Guidance Recap Podcast | Multiple Endpoints in Clinical Trials
Thank you for joining us for another episode of the Guidance Recap Podcast. The Guidance Recap Podcast provides highlights for FDA guidance documents straight from the authors. My name is Kylie Haskins, and I am the host for today’s podcast. In today’s episode, I am excited to be talking with Dr. John Lawrence, a statistician in CDER’s Office of Biostatistics. Dr. Lawrence will be sharing some thoughts with us on the newly published final guidance titled, “Multiple Endpoints in Clinical Trials.” Welcome, Dr. Lawrence! Thank you for speaking with us today.
For listeners who are less familiar with multiple endpoints, can you provide background on the topic?
Sure, let me begin by explaining the general type of endpoint discussed in this guidance called an efficacy endpoint. In a standard clinical trial used to evaluate the effectiveness of a new drug or biological candidate, half the people enrolled in the trial are given the treatment and the other half are given a placebo. Then specific outcomes of what happens to people in the trial are measured, these are called efficacy endpoints, and the efficacy endpoints are compared between the two groups to assess the effects of the candidate treatment compared with placebo. In short, efficacy endpoints are measures designed to assess the intended effects of a drug. For example, in a clinical trial for a potential drug to treat the flu, a reduction in fever is a common efficacy endpoint. Because most diseases can potentially cause more than one altered health function, assessing multiple endpoints in a clinical trial is common.
A good example of a disease where multiple endpoints are necessary to evaluate the efficacy of a drug is treatment of migraine headaches. One symptom of migraine headaches is pain, but it is often accompanied by nausea, photophobia (which is sensitivity to light), and/or phonophobia (which is sensitivity to sound). Treatments must show an effect on both pain and the accompanying symptoms. One approach is to have two co-primary endpoints. The two co-primary endpoints are (1) having no headache pain at 2 hours after dosing and (2) a demonstrated effect on the most bothersome migraine-associated symptom. Patients are asked (before treatment) to identify their most bothersome migraine-associated symptom in addition to pain and then asked 2 hours after taking the drug if the symptom was relieved.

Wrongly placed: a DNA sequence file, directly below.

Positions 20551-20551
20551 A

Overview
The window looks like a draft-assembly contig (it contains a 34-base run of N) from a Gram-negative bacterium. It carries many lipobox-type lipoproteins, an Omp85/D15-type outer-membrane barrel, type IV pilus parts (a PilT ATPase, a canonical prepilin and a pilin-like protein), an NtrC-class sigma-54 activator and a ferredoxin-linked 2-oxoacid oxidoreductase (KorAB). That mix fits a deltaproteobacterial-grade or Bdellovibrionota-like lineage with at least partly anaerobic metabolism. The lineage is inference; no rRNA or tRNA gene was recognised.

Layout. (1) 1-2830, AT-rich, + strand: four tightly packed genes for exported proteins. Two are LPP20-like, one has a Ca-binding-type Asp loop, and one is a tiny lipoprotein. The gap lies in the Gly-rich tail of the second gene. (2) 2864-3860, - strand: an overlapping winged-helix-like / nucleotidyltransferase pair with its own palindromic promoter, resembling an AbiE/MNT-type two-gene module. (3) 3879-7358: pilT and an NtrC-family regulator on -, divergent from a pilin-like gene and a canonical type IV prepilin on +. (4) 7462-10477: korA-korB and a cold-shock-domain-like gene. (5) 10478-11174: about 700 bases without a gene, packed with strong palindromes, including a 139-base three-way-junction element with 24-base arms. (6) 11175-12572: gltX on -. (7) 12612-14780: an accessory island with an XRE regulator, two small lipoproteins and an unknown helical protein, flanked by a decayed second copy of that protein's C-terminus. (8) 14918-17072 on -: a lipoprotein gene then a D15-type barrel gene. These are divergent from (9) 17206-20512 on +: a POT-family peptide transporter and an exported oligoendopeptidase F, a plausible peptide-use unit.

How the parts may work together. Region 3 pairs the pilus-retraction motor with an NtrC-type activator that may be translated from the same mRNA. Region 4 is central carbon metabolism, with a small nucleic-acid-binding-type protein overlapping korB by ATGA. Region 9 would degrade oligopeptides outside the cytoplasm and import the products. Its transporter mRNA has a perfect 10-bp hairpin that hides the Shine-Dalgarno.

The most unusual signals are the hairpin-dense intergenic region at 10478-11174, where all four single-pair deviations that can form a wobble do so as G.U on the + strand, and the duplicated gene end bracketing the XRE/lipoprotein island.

A second example is evaluation of drugs for treating heart disease. There can be a high mortality rate and also a high rate of hospitalizations for heart failure. An endpoint used in a trial to demonstrate efficacy for treating heart disease can include both of these endpoints. For example, a comparison (between the drug group and control group) of the time to the first occurrence of either endpoint, or the total number of all hospitalization and deaths.
The inclusion of multiple endpoints is a valuable clinical trial design option. However, assessing more than one endpoint in a clinical trial can lead to something called multiplicity, which is an increased likelihood of making false conclusions about a drug’s effects when multiple comparisons occur in a clinical trial. Multiplicity can occur because there is a chance of making a mistake during the assessment of each endpoint in a trial, and these chances of making a mistake can add up when assessing multiple endpoints if the appropriate statistical adjustments are not made. If there is a 10% chance of rain today and a 10% chance of rain tomorrow, then the chance of rain on either day is close to 20 percent. The chance of making a false conclusion with multiple endpoints adds up in a similar way. This guidance provides statistical methods for managing multiplicity within a study with multiple endpoints to control the chance of making erroneous conclusions about a drug’s effects.
This guidance discusses grouping endpoints in clinical trials. Can you explain more about this?
The decision on grouping endpoints is related to either establishing effectiveness to support approval or demonstrating additional meaningful effects. There is a bit of a hierarchy when grouping endpoints based on the endpoint’s clinical importance. The highest group in the hierarchy are endpoints that are absolutely required to get approval, and those are what we call primary endpoints. If a candidate fails to show an effect on those, it won’t get approved
Next in the hierarchy are secondary endpoints, which can support the primary endpoint(s) or demonstrate additional clinically important effects. Failure to show an effect on a secondary endpoint does not doom a candidate treatment. However, if an effect is demonstrated, it would be valuable for a sponsor to include that information in labeling.
The third category in the hierarchy includes all other endpoints, which are referred to as exploratory or tertiary. Sponsors may not have confidence that they will see an effect, and these endpoints may be studied for research purposes or for new hypotheses generation. They aren’t likely to put the resulting analysis in the labeling.
Can you review the circumstances for using different types of multiple primary endpoints in a clinical trial?